The orchestra on Concertos & Fairytales is relatively modest in size, so for something larger, I turned to one of my favorite symphonic pieces of all time, “Pines of the Appian Way,” the fourth movement of Respighi’s The Pines of Rome. There are many great recordings of this massive symphonic tone poem; in this case, I chose the Philadelphia Orchestra under Riccardo Muti. As I had heard before, the GW100 v2 had a big, open sound with a wide soundstage and excellent imaging. In addition, the headphone’s dynamic range did full justice to the piece, which grows from a whisper to a roar.
Comparison with Cleer Flow II and DALI IO-6
Unfortunately, I didn’t have any other open-back headphones on hand to compare with the GW100 v2 during this review. The closest I could come in terms of cost was the Cleer Flow II ($199.99) and DALI IO-6 ($499). Both are over-ear, closed-back, wireless Bluetooth headphones, and both provide active noise cancellation as well as passive isolation with earpads that seal the ears. (DALI also offers the IO-4, which does not offer ANC and lists for $399.)
I listened to each track on all three headphones, making sure the ANC on the Flow II and IO-6 was deactivated. As you might expect with closed-back, over-ear designs, the sound of the Cleer and DALI was much more “inside” my head with a smaller soundstage. The Flow II still had a clear, open sound quality but with slightly less bass than the GW100 v2.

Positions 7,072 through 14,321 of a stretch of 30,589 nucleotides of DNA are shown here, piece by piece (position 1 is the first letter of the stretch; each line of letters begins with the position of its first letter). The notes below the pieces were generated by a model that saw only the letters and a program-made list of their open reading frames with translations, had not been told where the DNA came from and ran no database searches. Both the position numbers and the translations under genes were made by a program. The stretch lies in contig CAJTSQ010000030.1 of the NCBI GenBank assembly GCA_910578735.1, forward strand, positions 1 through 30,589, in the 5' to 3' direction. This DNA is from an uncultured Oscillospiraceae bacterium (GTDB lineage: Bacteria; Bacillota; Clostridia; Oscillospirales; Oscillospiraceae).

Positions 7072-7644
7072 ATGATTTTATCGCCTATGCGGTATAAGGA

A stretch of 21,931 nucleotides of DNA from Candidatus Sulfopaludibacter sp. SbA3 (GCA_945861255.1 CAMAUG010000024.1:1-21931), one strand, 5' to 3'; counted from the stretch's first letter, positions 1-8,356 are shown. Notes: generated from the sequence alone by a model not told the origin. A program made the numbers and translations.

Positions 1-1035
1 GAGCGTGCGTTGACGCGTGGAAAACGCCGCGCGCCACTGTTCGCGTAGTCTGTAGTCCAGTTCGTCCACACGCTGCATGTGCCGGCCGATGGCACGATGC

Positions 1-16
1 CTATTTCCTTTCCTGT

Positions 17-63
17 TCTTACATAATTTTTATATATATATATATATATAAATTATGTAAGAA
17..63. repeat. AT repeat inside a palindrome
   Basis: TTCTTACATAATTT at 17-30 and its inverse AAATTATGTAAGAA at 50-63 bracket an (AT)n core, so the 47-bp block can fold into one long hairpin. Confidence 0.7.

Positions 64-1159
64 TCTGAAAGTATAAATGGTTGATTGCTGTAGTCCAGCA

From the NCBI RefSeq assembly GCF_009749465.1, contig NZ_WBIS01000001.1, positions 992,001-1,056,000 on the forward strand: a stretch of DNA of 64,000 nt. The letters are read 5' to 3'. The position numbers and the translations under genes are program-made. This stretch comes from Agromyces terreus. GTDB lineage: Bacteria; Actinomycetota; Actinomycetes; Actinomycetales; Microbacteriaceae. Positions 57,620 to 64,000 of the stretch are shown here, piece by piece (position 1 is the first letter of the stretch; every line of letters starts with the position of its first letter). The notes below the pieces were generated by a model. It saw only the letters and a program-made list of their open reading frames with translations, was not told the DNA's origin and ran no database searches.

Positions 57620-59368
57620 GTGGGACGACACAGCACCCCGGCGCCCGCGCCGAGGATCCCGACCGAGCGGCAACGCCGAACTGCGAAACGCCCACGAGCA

The IO-6 had a warmer, richer, creamier sound than either of the other headphones, with a slightly closed in, congested quality on some tracks. The bass was certainly more pronounced than on the Flow II and perhaps even a bit more than the GW100 v2. Also, I confirmed that Chick Corea’s piano was indeed mixed too forward during other solos on “500 Miles High.”
The GW100 v2 is the most comfortable of the three, especially for long listening sessions, thanks to its low clamping pressure and on-ear foam earpads. The Flow II has a similarly excellent sound, but its earpads are too small for my relatively large ears, making them a bit tricky to seat properly. Also, the clamping pressure is too high for long-term comfort. The IO-6 has larger earpads and lower clamping pressure, so it’s more comfortable to wear for extended periods.
For many years, I used the Sennheiser HD 414 SL on-ear, open-back headphone in my home recording studio, and I liked its sound very much. The Grado GW100 v2 feels and sounds much the same as my beloved Sennheiser, with a clean and open sound, wide soundstage, pinpoint imaging, and excellent tonal balance from deep bass to clear midrange to airy treble. Add wireless Bluetooth capability, and you’ve got a winner.
The main caveat is that it offers absolutely no mitigation of ambient sound, either with active noise cancellation or passive isolation. Grado made the conscious decision to omit ANC in order to preserve sound quality, which is entirely reasonable. The company also decided to go with an open-back, on-ear design, which is a good part of why its sound is so open. The tradeoff is that your listening experience will be significantly degraded in any noisy environment.
At $249, the price is certainly not out of line for this level of quality. On the other hand, you must fork over another $40 for a hard-shell carrying case, which is included with just about every other headphone I know of, bringing the price close to $290. The Cleer Flow II sounds almost as good for $200 (albeit with a bit less bass and a narrower soundstage), and it offers ANC and good passive isolation, but it’s way less comfortable than the GW100 v2.
If you want a great-sounding, super-comfortable, Bluetooth headphone strictly for quiet environments, I highly recommend the Grado GW100 v2.